Most congressional perks are of a more modern vintage, but one—the franking privilege—has been around since 1789. The ability to send official communications free of postage is highly valued by members, who spend an average of $28,000 per year on franked mail, according to freshman Rep. Jacky Rosen of Nevada.
As far as Rosen is concerned, that’s way too much. The Democrat, who’s running for Senate, is seeking to drastically limit members’ mailings, with a particular focus on campaign-style communiqués. Among the provisions in her new bill, which faces an uphill battle, are setting a $10,000 annual limit per office on all franked material, banning the use of photos on mailers, and prohibiting physical mass mailers (defined as over 500 unsolicited, materially identical pieces) in election years when the member is up for reelection or running for another office.
Currently, members may use any portion of their Members’ Representational Allowance on franked mail, as long as the mail pieces are approved by the Commission on Congressional Mailing Standards. Also known as the Franking Commission, it already enforces a number of limits on what is acceptable: Offices cannot ask for partisan affiliation, use “derogatory language” against colleagues, send holiday greetings, or use the frank within 90 days of an election.
A spokeswoman for the Franking Commission, which is made up of three Democrats and three Republicans in the House, said, “Communicating their positions and soliciting feedback from their constituents is an important part of a member’s job, and the House has set forth strict rules.”
Pete Sepp, president of the National Taxpayers Union, said that $10,000 is adequate for the original purpose of constituent response, pointing out that it would cover just over 20,000 first-class envelopes.
“Having seen what happens with a lot of these mass mailings, they can [work with a budget of $10,000],” agrees Issue One executive director Meredith McGehee, pointing to the rise in online communications. “Franked mail is almost quaint.”
McGehee, who supports tighter limits on mass mailings, says the frank is one of the biggest advantages incumbents have over challengers. She says there is “a skill-set in the dark arts” of using franking to one’s advantage and working within the boundaries of what the Franking Commission will accept.
“One of the first things you’re taught when you’re elected to Congress is to use the frank,” McGehee said, and “there’s a good return on investment if you’re a fairly smart, robust user of the frank.”
Perhaps that’s why, unlike other congressional perks, the frank has not been as common a piñata for reform-minded members. Rep. Rob Woodall of Georgia introduced bills in the 113th and 114th Congress to end franking entirely, both of which attracted only a handful of cosponsors.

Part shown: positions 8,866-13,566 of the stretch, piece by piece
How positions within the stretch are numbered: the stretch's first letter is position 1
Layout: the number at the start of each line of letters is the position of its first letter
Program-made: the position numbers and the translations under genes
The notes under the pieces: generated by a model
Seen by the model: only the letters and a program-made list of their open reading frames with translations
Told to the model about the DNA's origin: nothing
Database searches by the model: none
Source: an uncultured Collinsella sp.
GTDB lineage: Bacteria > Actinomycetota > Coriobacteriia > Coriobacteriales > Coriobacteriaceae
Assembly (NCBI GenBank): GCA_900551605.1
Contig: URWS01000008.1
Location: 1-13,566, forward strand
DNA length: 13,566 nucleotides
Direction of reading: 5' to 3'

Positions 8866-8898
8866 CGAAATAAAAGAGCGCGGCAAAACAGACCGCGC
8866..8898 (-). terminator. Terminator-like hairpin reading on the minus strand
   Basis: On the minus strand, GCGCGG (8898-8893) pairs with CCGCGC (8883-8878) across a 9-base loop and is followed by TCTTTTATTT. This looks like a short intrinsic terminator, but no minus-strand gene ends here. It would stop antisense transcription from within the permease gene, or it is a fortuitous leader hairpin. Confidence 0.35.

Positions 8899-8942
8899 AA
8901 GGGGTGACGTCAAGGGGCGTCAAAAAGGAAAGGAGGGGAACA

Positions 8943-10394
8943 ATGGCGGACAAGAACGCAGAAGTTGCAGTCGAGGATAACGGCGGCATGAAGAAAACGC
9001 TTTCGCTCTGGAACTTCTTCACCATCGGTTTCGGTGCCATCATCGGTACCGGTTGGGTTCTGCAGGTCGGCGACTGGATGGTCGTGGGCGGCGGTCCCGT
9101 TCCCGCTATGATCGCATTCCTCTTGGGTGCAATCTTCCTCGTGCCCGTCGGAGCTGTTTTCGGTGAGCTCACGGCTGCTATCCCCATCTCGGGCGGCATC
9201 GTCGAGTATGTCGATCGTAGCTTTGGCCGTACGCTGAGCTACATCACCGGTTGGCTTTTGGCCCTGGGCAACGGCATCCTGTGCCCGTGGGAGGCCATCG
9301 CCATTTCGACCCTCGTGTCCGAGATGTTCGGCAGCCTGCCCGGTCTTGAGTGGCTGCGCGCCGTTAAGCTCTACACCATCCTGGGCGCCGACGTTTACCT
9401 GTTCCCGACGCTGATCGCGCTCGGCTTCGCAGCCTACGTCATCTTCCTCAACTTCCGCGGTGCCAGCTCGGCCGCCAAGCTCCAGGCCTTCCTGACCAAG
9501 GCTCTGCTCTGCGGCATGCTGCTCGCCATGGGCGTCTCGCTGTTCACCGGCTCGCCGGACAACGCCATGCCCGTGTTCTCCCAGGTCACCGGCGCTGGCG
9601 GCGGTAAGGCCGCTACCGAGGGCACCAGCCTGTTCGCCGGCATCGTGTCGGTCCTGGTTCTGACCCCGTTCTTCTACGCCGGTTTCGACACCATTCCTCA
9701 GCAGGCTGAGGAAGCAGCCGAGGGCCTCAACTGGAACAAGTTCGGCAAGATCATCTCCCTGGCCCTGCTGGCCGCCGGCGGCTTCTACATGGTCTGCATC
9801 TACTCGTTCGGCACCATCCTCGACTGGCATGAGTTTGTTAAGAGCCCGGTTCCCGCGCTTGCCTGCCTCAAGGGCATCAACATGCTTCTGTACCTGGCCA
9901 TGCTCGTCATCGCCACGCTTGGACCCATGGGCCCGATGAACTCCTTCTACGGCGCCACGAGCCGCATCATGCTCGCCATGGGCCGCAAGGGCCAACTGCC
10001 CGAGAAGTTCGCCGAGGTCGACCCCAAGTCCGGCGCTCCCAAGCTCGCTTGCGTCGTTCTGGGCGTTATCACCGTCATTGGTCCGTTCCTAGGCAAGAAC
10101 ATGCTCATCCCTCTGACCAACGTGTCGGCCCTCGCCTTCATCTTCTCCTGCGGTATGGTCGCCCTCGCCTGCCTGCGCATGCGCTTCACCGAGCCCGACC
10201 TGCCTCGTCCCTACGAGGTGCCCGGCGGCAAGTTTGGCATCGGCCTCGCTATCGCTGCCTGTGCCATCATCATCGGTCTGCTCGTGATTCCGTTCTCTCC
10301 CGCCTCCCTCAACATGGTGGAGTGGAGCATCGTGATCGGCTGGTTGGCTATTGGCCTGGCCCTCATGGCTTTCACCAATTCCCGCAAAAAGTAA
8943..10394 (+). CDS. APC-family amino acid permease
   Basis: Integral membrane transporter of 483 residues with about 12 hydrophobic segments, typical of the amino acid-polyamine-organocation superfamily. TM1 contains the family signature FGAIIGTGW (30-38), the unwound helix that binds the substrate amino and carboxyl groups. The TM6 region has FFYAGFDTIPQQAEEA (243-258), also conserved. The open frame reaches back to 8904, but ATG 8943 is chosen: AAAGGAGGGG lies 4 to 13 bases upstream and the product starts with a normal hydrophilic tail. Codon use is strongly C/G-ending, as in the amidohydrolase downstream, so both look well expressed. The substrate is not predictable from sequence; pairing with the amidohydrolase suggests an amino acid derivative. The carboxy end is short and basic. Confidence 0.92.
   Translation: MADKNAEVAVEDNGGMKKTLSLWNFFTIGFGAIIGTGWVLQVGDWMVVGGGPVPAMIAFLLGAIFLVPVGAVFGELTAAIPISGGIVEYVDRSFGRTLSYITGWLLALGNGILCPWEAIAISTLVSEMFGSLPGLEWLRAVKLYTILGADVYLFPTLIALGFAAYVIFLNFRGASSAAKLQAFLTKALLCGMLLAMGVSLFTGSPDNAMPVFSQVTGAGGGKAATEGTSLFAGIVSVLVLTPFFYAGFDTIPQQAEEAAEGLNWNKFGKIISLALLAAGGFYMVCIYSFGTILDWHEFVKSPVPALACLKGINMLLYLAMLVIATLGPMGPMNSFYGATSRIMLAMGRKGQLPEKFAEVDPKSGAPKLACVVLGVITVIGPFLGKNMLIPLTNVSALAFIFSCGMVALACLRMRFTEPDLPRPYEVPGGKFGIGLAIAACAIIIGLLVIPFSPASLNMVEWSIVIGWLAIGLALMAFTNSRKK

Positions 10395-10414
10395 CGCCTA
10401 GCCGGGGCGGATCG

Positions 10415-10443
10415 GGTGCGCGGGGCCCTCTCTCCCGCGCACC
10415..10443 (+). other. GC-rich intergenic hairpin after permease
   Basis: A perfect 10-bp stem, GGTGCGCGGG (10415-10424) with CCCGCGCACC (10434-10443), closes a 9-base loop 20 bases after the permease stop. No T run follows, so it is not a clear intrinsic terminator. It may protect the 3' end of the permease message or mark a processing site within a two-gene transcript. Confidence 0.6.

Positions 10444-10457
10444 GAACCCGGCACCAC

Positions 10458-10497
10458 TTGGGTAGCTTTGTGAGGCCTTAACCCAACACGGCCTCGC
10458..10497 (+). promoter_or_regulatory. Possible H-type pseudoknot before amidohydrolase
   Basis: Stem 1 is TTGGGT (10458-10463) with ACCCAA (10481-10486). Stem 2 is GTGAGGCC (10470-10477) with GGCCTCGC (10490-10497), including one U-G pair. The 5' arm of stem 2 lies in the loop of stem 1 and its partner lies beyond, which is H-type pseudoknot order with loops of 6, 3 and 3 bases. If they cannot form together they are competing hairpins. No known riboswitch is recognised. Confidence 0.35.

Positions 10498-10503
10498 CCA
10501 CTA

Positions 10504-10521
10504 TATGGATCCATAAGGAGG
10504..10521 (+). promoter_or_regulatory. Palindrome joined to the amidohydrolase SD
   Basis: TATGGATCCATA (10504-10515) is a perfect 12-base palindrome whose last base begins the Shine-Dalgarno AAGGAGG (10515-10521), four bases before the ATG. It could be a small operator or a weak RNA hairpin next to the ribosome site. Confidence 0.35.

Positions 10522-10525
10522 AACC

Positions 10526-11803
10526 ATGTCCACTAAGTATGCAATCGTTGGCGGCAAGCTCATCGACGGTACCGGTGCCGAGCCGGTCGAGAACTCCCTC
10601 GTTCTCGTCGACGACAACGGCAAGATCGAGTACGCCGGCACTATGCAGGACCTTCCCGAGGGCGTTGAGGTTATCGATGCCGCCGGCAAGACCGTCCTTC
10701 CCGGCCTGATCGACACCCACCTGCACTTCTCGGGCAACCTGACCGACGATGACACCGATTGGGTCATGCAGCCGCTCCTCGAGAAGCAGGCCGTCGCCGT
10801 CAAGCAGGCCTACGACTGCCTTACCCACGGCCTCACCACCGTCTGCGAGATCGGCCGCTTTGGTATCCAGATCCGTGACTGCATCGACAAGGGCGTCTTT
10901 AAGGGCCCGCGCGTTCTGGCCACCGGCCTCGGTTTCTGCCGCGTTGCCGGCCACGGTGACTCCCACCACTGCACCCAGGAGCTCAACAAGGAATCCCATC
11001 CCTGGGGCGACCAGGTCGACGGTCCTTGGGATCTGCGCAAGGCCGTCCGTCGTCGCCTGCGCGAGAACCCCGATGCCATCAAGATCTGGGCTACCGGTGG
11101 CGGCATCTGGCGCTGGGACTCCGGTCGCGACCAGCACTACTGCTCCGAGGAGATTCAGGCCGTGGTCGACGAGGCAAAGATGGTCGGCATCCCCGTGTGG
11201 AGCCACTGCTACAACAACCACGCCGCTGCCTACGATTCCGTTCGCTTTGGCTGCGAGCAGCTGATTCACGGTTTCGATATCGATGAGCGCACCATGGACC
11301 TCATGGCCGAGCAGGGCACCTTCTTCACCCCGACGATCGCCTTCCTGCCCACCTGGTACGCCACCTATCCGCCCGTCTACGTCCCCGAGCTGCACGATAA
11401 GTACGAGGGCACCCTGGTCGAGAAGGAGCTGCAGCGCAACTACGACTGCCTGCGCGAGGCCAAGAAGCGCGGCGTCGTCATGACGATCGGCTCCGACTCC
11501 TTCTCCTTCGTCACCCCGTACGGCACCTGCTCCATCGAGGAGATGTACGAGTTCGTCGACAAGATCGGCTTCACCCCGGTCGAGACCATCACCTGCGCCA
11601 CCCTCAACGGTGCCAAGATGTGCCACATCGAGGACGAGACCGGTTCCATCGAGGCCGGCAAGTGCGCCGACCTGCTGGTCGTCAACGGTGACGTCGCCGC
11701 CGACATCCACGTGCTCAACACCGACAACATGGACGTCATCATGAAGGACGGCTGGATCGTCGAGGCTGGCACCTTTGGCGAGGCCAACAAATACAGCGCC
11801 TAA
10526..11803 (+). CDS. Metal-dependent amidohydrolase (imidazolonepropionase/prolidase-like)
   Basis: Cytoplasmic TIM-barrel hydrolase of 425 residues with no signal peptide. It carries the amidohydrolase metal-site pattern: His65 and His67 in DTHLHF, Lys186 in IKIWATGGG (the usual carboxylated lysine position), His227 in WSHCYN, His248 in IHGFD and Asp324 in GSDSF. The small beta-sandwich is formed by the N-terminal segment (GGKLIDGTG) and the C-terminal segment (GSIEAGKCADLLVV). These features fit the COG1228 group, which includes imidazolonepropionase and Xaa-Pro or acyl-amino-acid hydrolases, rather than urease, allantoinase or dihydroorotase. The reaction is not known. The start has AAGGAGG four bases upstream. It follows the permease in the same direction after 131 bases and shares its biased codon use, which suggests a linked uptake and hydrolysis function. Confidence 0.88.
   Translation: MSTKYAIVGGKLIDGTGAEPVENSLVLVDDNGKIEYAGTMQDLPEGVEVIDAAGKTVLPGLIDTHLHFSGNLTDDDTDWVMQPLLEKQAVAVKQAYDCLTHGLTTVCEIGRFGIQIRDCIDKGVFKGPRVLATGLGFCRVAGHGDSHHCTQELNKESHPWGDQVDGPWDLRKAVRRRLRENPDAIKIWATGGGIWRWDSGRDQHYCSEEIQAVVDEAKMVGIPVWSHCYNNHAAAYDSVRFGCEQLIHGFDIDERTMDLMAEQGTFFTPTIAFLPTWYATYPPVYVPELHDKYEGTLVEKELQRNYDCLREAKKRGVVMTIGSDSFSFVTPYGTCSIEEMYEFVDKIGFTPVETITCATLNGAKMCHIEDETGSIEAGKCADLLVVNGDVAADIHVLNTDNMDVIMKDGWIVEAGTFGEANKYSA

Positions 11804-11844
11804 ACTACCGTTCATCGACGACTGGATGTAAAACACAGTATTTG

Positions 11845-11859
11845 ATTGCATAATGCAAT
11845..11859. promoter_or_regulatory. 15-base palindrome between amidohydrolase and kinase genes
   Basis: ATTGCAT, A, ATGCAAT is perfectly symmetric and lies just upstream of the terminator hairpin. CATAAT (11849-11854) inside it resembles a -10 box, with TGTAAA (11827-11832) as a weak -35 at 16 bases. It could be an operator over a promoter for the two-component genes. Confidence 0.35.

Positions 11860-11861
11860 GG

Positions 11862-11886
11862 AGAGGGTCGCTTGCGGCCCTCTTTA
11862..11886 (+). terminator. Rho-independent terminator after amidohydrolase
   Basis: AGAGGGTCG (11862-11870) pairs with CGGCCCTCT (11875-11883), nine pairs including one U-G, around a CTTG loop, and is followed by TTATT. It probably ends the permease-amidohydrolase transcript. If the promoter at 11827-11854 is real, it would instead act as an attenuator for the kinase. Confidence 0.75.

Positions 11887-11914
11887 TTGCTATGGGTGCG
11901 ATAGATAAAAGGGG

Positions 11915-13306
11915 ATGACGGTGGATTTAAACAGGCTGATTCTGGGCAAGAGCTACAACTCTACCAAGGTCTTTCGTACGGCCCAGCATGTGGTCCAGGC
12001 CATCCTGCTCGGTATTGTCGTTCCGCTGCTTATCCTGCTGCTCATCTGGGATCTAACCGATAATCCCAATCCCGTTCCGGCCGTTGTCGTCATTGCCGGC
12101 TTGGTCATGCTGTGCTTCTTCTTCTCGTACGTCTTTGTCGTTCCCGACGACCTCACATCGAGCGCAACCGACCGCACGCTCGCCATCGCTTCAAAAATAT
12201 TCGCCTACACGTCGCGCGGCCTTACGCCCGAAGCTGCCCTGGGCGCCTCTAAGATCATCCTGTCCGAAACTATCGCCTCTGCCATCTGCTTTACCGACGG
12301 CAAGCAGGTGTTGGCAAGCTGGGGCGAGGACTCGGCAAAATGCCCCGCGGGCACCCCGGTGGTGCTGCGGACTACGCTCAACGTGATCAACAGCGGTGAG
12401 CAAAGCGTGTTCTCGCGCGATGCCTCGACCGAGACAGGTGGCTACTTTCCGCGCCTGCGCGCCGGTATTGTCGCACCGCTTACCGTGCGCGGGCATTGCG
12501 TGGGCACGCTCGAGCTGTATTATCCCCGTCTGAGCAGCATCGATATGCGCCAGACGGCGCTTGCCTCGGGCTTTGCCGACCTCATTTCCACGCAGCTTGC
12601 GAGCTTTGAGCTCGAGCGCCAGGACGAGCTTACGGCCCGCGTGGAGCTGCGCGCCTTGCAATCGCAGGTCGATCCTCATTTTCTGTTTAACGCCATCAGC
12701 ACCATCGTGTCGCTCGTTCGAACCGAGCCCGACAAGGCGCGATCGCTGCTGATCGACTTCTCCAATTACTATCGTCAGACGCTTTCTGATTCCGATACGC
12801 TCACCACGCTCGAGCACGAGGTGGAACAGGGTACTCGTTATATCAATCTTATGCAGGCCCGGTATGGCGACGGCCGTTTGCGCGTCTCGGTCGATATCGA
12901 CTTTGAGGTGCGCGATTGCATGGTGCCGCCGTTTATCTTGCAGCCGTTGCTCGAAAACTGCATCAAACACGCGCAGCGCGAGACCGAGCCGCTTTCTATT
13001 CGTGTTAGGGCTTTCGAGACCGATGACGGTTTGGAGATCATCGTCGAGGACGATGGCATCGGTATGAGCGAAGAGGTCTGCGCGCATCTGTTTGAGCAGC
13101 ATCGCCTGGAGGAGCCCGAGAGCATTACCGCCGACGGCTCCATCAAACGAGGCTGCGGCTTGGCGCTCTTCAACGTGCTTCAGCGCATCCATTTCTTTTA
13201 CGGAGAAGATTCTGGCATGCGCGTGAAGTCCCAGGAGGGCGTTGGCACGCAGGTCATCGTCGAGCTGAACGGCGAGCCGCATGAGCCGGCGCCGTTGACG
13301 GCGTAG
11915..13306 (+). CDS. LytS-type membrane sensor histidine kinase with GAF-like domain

According to Matt Glassman, a senior fellow at the Georgetown Government Affairs Institute, the last major franking reforms occurred in the late 1980s and early 1990s.
Prohibiting mass mailers entirely in election calendar years would have a significant affect on campaigns and constituent communication. Some candidates in potentially competitive races this year, like Rep. Bruce Poliquin of Maine and Rep. Todd Rokita of Indiana, a Senate candidate, are known for high franking spending.
A staffer for Rosen said a calendar-year ban would make it “extremely unlikely” that mail was being used for campaigning rather than informational purposes.
One Republican direct-mail consultant said the bill would have a financial impact on the industry. “No one’s getting rich on franked mail,” the consultant said, “but mostly we use it as a way to bridge campaign seasons. What it probably means is we couldn’t keep as many people in the offseason as we’d like to.”
A Congressional Research Service report shows that the second and third quarters (March-September) of each Congress’s second year account for 30 percent of all franked communication, a disproportionate amount considering all members are under the pre-general-election blackout starting in early August.
Glassman, the author of the CRS report, says a calendar-year blackout could help level the playing field within Congress, pointing out that for members in states with late-summer primaries, the blackout effectively extends from May to November.
“Twenty-five years ago, would that have had any chance of passing the House? No,” Glassman said, noting the sharp decline in franked mail pieces sent over recent years. “But now, some members might just shrug their shoulders.”
Sepp said a law “lends greater authority to any underlying regulations on content” than the existing rules do. The Franking Commission “[tries] to do a thorough job,” he said, “but there are judgment calls made that aren’t given the scrutiny they need without a statute.”